Under $250,000 is middle class: Obama
A show of hands at an Obama rally Thursday after the candidate asked who made less than $250,000. Senator Barack Obama says those middle class audience members would benefit from his plan.
Mr. Obama opposes extending President Bush's tax cuts. Instead, he proposes various tax breaks, including a $500 tax credit for each person in a household who works, a larger child care tax credit, a $4,000 tax credit each year for the first two years of college, and eliminating all income taxes for those over 65 with income less than $50,000 a year.
To reduce the deficit and inequality, he would raise the tax rate for single households with incomes of $200,000 or more and for families with incomes over $250,000. He would also raise taxes on capital gains and dividends.
For married couples with incomes of $500,000 with two children and both parents working, the Tax Policy Center found that Mr. Obama would raise income taxes by $3,363, from $110,955 now, while Mr. McCain's plans would leave taxes unchanged. Deloitte found that a $500,000-a-year couple would pay $3,100 more under Mr. Obama, with no change under Mr. McCain.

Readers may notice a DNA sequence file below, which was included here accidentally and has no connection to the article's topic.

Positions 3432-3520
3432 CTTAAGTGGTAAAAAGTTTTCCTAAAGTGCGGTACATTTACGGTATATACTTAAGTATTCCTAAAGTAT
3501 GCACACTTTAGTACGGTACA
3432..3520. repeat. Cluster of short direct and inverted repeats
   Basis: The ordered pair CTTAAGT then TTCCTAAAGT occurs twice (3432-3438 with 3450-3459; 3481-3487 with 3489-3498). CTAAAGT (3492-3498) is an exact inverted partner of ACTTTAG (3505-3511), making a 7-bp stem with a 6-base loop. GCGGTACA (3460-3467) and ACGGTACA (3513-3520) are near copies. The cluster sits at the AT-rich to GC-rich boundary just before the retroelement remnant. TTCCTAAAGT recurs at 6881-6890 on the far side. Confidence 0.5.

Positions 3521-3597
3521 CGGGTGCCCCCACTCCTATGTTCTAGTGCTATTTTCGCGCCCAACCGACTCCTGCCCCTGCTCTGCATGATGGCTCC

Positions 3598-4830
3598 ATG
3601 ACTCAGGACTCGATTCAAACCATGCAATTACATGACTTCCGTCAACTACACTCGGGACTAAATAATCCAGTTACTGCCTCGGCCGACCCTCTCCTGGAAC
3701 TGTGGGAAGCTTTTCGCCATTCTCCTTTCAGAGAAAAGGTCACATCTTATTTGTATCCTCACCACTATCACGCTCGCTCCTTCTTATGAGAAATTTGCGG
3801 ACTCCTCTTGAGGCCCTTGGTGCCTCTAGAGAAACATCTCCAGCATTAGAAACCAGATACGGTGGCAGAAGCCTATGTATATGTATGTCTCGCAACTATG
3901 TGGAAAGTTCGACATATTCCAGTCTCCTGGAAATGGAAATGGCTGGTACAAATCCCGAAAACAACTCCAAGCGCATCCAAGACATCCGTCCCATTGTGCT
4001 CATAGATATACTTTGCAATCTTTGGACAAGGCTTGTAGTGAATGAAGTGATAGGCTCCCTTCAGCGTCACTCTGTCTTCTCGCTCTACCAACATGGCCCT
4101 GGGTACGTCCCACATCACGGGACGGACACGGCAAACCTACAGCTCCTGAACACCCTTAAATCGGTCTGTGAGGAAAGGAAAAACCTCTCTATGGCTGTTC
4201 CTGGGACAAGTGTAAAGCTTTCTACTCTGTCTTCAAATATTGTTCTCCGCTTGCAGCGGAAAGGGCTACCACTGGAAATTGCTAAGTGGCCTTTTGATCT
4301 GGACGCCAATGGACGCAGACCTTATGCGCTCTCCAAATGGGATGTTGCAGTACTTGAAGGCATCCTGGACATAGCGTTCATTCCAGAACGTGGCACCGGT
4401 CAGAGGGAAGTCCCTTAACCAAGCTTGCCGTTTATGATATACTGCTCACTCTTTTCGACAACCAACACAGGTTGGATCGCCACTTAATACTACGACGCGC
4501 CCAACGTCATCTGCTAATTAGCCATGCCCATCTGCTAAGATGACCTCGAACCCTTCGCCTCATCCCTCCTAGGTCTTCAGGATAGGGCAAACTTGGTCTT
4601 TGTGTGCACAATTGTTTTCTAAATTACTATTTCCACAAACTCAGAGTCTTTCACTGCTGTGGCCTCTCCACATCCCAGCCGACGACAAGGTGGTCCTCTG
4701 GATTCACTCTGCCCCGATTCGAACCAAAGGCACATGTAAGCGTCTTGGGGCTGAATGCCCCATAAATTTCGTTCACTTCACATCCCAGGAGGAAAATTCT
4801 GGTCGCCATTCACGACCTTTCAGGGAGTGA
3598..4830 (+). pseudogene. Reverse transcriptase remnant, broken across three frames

Mr. McCain also proposes giving many households a $5,000 tax credit when they buy family health insurance, which costs $12,000 nationwide on average.
U.S. / Politics
For Incomes Below $100,000, a Better Tax Break in Obama's Plan
By STEVEN GREENHOUSE
Published: October 31, 2008
John McCain would cut taxes generally on par with Barack Obama for those making $100,000 to $250,000 a year, indepeA show of hands at an Obama rally Thursday after the candidate asked who made less than $250,000. Senator Barack Obama says those audience members would benefit from his plan. ndent analyses show.